There was nothing to suggest disquiet on a crisp spring morning at Oatlands Historic House and Gardens in Leesburg late last month. Birds chirped and a light breeze fluttered through the handsome trees lining the long gravel driveway leading to the mansion on this property, a national historic landmark that dates back almost 220 years.
But the bucolic tranquility masked a simmering battle over money and vision that boiled over in March when Oatlands Inc., the private nonprofit organization that operates the 400-acre site, filed a lawsuit against the National Trust for Historic Preservation, which owns the property and its endowment of about $7.8 million.
Each side in the partnership — or co-stewardship — accuses the other of not meeting its obligations or responsibilities when it comes to maintaining and preserving the property. Instead of seeing eye to eye, they’re going toe to toe with charges and countercharges about what is or isn’t being done to preserve Oatlands and how to pay for costly repairs, including fixing a leaky roof and a rotting balustrade.
Caleb Schutz, who was named chief executive of Oatlands Inc. in 2018, said his group wanted the suit to settle whether the nonprofits charged with operating and maintaining historic sites such as Oatlands in partnership with the National Trust have autonomy to make decisions over the use of their endowment funds and to make deals to ensure the venture is financially viable.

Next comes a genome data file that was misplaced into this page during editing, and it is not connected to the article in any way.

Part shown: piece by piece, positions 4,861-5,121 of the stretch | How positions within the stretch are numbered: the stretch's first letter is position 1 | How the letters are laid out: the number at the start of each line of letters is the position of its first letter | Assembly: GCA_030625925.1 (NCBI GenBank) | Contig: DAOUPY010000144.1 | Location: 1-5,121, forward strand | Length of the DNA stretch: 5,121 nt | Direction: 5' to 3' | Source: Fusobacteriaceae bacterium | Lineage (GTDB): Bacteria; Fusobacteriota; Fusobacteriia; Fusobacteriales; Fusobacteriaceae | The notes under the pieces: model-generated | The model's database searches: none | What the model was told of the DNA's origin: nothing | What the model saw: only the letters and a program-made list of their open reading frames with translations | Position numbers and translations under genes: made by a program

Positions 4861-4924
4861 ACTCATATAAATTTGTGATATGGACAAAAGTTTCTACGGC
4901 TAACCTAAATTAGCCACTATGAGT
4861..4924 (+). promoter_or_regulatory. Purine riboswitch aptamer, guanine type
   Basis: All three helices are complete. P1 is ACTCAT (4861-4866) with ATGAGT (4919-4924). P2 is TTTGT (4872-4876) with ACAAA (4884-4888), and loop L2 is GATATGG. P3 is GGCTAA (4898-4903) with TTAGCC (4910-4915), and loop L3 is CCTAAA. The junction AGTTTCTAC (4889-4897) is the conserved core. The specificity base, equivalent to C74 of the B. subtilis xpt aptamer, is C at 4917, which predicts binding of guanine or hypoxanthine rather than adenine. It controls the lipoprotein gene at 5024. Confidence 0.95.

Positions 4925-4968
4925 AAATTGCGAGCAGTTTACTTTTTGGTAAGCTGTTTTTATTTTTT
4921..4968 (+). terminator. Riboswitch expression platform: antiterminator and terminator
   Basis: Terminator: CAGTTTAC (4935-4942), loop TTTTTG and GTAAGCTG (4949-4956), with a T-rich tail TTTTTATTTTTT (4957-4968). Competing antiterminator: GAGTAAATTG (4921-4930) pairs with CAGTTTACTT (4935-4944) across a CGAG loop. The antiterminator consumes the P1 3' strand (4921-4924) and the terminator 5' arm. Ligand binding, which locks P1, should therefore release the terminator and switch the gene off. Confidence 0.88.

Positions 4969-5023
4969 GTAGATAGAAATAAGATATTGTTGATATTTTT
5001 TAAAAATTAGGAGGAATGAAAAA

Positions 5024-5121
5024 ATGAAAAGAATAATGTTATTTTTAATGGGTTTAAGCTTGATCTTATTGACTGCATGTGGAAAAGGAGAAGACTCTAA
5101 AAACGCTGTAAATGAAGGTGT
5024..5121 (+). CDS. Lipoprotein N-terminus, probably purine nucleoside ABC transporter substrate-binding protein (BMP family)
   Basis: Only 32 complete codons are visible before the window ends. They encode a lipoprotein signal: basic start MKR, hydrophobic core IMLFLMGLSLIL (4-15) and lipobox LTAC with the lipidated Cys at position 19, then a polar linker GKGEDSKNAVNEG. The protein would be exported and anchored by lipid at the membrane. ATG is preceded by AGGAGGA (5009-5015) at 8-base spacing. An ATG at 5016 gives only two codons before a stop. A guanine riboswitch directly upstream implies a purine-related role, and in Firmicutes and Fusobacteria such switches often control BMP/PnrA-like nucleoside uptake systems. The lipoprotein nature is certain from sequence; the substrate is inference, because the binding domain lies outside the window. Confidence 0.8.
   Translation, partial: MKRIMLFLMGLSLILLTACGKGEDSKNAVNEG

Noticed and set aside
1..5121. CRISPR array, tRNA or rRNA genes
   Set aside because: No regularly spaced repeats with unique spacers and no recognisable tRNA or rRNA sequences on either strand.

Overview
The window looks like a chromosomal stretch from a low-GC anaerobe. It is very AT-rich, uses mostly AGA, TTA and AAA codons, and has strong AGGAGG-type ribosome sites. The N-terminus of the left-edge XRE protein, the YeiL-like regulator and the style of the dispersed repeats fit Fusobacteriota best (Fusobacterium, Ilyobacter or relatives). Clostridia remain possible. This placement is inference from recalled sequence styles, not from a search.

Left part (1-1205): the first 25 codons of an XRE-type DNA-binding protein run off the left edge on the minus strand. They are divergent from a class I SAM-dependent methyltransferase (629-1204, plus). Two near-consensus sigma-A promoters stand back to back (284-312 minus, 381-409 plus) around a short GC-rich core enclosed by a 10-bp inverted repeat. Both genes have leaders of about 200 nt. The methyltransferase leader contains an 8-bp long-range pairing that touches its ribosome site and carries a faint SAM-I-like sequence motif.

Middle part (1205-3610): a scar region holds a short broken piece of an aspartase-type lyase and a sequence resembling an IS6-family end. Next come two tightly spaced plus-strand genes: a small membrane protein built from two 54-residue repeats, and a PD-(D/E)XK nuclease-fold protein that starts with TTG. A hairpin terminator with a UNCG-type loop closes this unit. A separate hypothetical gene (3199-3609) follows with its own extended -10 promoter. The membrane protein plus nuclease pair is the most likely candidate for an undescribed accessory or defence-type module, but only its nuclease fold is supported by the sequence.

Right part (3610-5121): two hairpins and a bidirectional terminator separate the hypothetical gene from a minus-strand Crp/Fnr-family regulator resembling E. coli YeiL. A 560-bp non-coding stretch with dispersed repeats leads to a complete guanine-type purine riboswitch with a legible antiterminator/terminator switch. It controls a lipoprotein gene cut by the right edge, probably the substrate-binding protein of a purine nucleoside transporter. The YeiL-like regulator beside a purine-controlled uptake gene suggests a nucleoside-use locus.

Schutz said the National Trust has offered little in the way of guidance and stepped on efforts to refurbish the site and finance it properly. “I have never been asked by the Trust, ‘How can we help you get things done?’” Schutz said recently in an interview at Oatlands. “Their whole orientation is defensive. It’s, ‘We don’t have to give you anything.’”
In its 125-page lawsuit, which seeks about $3.7 million in damages, Oatlands Inc. says the National Trust has breached its contract and “has strangled the resources available to Oatlands.” It also accused the National Trust of vetoing repair proposals, undermining fundraising efforts and blocking Oatlands from entering a conservation easement that would provide a tax benefit. As a result, Oatlands Inc. said it has had to “deplete its reserves in order to attempt to provide necessary maintenance to the property, which has pushed Oatlands to the brink of insolvency.”
The annual operating budget for Oatlands is just over $1 million, Schutz said. It receives about $346,000 per year from the National Trust endowment. The rest is supposed to be paid for through a combination of visitor fees, fundraising and events.
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